We were made for community. It is difficult to read any part of Scripture without recognizing this important fact. We were made to fellowship with God and with one another.
Unfortunately, we often don’t take the time to build relationships with one another. And, when we do start building relationships, we often stop when it becomes a struggle. In fact, that struggle – or “relational friction” as I’ve called it before – is an indication that we finally beginning to form a relationship. We’re finally starting to get down below the surface into the depths of community.
It is there in the depths – below the surface level – that we begin to understand that “love one another” includes loving those who are not like us and don’t believe like us and sometimes aren’t even pleasant to be around. It is there in the presence of relational friction that we truly begin to understand what it means to forgive one another, bear with one another, accept one another, live in peace with one another. Unfortunately, too often, before we can even begin to live in the reality of these “one anothers”, we give up on the relationship all together and look around for someone who is more like us so we can be “like minded”.
There is a reason that Paul wrote a letter to the church in Philippi exhorting them to have the “same mind”. What reason? Because it’s not easy – it’s not natural – at least, not in our fallen state. There is a reason that Paul wrote a very personal letter (Philemon) about a very personal problem (a runaway slave named Onesimus) and addressed that letter to several people and the entire church that met with Philemon. What reason? Because we naturally want to protect ourselves and our own interest. We need help to look beyond ourselves to see the benefit to the kingdom of God.
We use our doctrines, our creeds, our confessions, our interpretation, our denominations, our leadership, our structures… many man-made things in fact… as excuses to separate from other believers. Or, if we don’t outright separate, then we use these things as excuses to choose who we will form relationships with and who we won’t form relationships with. We would prefer to sit in an auditorium on the other side of the city filled mostly with strangers than to deal with the relational friction caused by differences with those who live next door to us.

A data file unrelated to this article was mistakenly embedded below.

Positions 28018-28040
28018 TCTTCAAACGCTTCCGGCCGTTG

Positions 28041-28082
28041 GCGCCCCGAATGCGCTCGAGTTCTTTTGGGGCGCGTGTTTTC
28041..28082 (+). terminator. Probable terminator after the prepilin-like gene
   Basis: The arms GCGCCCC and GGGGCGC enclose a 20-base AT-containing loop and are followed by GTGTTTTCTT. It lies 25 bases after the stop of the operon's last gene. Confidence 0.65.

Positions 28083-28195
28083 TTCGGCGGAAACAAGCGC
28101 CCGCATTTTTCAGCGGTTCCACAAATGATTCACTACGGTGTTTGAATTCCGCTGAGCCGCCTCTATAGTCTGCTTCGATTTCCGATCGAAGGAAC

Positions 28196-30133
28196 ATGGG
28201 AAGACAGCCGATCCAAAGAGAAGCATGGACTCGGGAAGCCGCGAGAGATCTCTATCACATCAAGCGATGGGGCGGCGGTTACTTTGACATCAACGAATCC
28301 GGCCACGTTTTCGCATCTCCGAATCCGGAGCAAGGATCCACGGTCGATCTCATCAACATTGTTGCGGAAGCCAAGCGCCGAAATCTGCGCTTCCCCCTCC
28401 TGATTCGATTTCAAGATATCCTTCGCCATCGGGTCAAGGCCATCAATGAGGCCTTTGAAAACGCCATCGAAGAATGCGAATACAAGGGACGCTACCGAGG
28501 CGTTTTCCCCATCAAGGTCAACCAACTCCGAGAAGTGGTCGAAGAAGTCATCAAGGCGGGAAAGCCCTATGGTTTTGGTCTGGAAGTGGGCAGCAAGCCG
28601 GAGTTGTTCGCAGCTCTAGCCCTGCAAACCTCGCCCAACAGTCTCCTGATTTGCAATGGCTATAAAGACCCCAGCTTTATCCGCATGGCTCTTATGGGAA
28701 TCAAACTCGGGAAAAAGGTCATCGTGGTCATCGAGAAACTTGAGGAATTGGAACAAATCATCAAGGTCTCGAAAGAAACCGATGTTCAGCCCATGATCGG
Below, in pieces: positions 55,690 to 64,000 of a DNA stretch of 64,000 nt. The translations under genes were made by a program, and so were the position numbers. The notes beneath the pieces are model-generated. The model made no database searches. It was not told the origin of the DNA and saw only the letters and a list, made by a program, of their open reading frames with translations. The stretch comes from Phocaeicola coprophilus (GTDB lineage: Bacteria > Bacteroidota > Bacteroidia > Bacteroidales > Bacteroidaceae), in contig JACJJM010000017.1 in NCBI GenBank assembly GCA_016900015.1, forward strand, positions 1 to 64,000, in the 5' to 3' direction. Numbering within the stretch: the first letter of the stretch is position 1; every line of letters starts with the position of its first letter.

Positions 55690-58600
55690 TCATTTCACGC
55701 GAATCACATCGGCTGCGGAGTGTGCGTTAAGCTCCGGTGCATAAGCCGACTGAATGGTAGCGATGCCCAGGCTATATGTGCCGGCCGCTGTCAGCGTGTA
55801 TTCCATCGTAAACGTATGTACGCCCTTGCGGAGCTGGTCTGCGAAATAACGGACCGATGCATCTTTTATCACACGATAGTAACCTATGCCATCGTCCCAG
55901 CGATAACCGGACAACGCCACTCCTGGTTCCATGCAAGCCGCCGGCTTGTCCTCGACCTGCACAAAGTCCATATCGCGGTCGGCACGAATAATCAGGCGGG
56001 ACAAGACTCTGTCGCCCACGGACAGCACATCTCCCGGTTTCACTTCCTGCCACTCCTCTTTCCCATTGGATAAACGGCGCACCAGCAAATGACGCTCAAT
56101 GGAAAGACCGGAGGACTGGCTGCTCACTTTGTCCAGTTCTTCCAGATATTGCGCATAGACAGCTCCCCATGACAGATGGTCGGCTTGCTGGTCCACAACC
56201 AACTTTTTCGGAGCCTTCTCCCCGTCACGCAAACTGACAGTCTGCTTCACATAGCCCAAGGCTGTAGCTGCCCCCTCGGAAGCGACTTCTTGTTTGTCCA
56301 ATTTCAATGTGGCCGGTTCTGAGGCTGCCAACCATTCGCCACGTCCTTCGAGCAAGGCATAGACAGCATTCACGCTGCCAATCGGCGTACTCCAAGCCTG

Why? Because we don’t allow God to form our primary identity. Oh, we say that we’re brothers and sisters in Christ, but we live as if we’re second cousins at best. We says that we all have God as our Father, but we would prefer it were not so.
Guess what? We don’t choose our brothers and sisters… God does. And we are specifically told (in the context of doctrinal differences) to accept others just as God accepted them in Christ Jesus (Romans 15:7).
The person across the street who is a brother in Christ… is our brother in Christ, and it is our responsibility – as much as depends on us – to foster a relationship with him. The person who works in the office who is a sister in Christ… is our sister in Christ, and it is our responsibility – as much as depends on us – to foster a relationship with her. This is true for every believer that God brings into our life. Yes, everyone of them. Will we have the same depth of relationship with all of them? No. But, that’s not the point. Our relationships with our brothers and sisters should be growing and deepening – even with those who disagree with us. If we’re looking for excuses to stay away from a brother or to not relate a sister, then there is a problem with us… not with them.
Unity among brothers and sisters in Christ is not just a good idea. It is one of our primary arguments and our primary evidences that Jesus Christ is God’s Son and was sent into the world to redeem the world (John 17:20-24). We should grieve over the fact that we have lost this argument and evidence. Then, we should seek the unity of the Spirit – he is providing if we will simply live in it.